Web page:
Do You Have to Pay a Credit Card Charge-Off?

Know how it will affect your credit

Photo of a man going through financial problems
•••

Geber86 / Getty Images

Like most well-intending credit card users who get a little behind, you probably didn't mean for your account to become charged off. You may not have even realized that a charge-off is something that can happen to your account.

Here's how it happens: after missing six payments in a row, credit card issuers declare a delinquent account "charged off." Unfortunately, by the time you're that far behind on your payments, it's far more difficult to get your account caught up again.

What Exactly Is a Charge-Off?

If you haven't made a minimum payment for more than 180 days, your lender will likely consider your account a charge-off, essentially declaring it's no longer an asset. When creditors charge off accounts, they're marking it as a loss and writing it off on their own accounting books. As a result, the creditor might owe the federal government a little less.

Many consumers have the misconception that a charge-off means they no longer owe the balance. Your account will be closed and interest will stop accruing on your balance, and you won't be able to make new purchases on the account. This doesn't mean you're off the hook for what you owe, though.

Do You Still Have to Pay a Charged-Off Credit Card?

Even though the credit card issuer has declared a loss on your account, you're still responsible for repaying the debt. The creditor can (and probably will) still attempt to collect the debt and might even assign or sell the debt to a third-party debt collector who will pick up the collection activities.

Rather than having the convenience of paying your balance over time, the full balance of the charge-off is due. You may be able to negotiate with the creditor for a short-term installment plan, but this is ultimately at the creditor's (or the collection agency's) discretion. It all depends on how likely they think they are to get the full amount from you.

You won't be responsible for paying a charge-off if the debt is discharged in bankruptcy or the creditor cancels the debt.

What If You Don't Pay Your Charge-Off?

If you choose not to pay the charge-off, it will continue to be listed as an outstanding debt on your credit report. As long as the charge-off remains unpaid, you may have trouble getting approved for credit cards, loans, and other credit-based services (like an apartment.

The creditor or the assigned debt collector can pursue you for an unpaid charge-off indefinitely. They can do this by calling, sending letters, and updating your credit report. As long as the debt is within your state's statute of limitations, they can even sue you for the debt.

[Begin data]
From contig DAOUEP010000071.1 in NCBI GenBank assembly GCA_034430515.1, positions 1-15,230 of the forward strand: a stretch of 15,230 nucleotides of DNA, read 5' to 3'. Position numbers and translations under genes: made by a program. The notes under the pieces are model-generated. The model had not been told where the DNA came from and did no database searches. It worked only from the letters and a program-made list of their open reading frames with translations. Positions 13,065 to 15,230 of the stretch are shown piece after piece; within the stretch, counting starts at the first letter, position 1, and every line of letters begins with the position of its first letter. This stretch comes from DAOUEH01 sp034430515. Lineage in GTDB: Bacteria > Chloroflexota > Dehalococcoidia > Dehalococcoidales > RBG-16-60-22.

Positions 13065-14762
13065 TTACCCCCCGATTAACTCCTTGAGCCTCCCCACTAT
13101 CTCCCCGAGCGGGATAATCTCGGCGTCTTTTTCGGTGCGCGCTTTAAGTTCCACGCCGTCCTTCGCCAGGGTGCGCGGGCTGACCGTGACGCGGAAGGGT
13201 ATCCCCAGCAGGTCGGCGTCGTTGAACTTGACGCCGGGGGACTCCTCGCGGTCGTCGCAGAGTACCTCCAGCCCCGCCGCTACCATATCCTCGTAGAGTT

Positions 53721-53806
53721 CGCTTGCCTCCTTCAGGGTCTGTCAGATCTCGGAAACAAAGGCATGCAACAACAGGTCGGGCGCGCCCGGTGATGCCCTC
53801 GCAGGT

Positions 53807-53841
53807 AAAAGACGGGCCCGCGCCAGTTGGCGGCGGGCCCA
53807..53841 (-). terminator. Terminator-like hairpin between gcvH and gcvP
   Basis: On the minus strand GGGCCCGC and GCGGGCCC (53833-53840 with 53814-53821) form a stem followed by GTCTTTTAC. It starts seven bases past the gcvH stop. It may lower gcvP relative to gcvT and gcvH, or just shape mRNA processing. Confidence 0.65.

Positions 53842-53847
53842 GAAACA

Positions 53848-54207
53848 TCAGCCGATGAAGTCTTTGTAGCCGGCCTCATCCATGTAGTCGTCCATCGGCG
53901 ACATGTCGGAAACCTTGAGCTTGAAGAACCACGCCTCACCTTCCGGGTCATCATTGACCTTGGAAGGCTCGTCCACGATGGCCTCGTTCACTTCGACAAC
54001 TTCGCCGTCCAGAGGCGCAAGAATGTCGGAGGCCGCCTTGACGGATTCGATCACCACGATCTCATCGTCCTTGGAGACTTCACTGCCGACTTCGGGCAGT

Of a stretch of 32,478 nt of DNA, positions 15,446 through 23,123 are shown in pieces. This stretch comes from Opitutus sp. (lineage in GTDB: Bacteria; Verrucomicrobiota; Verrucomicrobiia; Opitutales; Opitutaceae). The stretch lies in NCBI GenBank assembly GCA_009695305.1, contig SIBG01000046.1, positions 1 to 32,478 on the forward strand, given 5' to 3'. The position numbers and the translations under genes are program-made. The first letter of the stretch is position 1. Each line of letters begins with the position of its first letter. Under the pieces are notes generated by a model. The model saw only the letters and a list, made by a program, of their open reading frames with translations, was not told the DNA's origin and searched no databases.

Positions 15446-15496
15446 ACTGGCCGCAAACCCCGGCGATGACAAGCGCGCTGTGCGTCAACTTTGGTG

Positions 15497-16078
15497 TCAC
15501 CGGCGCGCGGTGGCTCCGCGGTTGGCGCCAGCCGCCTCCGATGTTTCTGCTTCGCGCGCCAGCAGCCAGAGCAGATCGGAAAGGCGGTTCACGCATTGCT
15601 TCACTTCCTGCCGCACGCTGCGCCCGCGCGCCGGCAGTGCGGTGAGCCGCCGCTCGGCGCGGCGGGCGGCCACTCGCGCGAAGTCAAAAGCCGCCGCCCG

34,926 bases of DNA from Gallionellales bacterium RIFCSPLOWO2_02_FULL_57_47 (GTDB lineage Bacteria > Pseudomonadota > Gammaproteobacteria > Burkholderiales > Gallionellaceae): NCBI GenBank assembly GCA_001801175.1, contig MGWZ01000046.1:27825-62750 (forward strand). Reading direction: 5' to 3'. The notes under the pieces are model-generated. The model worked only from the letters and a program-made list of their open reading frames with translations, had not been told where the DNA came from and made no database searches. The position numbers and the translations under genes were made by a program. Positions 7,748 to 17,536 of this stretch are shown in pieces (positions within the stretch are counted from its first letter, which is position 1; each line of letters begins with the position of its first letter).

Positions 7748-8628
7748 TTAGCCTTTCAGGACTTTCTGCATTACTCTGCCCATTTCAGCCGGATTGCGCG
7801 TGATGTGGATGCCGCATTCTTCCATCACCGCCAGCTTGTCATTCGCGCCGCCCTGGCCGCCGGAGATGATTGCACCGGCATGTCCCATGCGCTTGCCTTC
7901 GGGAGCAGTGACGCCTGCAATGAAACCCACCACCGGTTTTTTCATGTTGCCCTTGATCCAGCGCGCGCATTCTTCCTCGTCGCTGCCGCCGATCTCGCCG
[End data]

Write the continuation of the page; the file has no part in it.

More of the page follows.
Settlement Option

Depending on the age of the charge-off, you may be able to negotiate a lower lump sum payment to satisfy your obligation. This is called settling the debt. The creditor may agree—but is not required to do so—to accept a fraction of the outstanding balance and cancel the remainder. This negotiation process can be quite time consuming, and there are no guarantees.

How a Charge-Off Affects Your Credit

Your creditor will report the amount and the charge-off status to the credit bureaus, and they will include it on your credit report. The charge-off status will remain on your credit report for the full credit reporting time limit (which is seven years from the date of the charge-off), whether or not you pay it off. Note, however, that you technically still owe the charge-off even after it's aged off your credit report.

You can dispute a charge-off from your credit report if it's an error or inaccurately reported.

Even paying the charge-off won't remove the account from your credit report or erase the previous charge-off status. After paying in full, your account will reflect a zero balance. While paying the charge-off doesn't immediately help your credit score, it does make you look better in the eyes of potential creditors and lenders, making them more likely to approve future applications.

Article Sources

  1. Equifax. "What Is a Charge-Off?" Accessed Oct. 15, 2020.

  2. United States Courts. "Discharge in Bankruptcy—Bankruptcy Basics." Accessed Oct. 15, 2020.

  3. Consumer Financial Protection Bureau. "My Debt is Several Years Old. Can Debt Collectors Still Collect?" Accessed Oct. 15, 2020.

  4. Federal Trade Commission. "Fair Credit Reporting Act § 605. Requirements Relating to Information Contained in Consumer Reports." Pages 22-23. Accessed Oct. 15, 2020.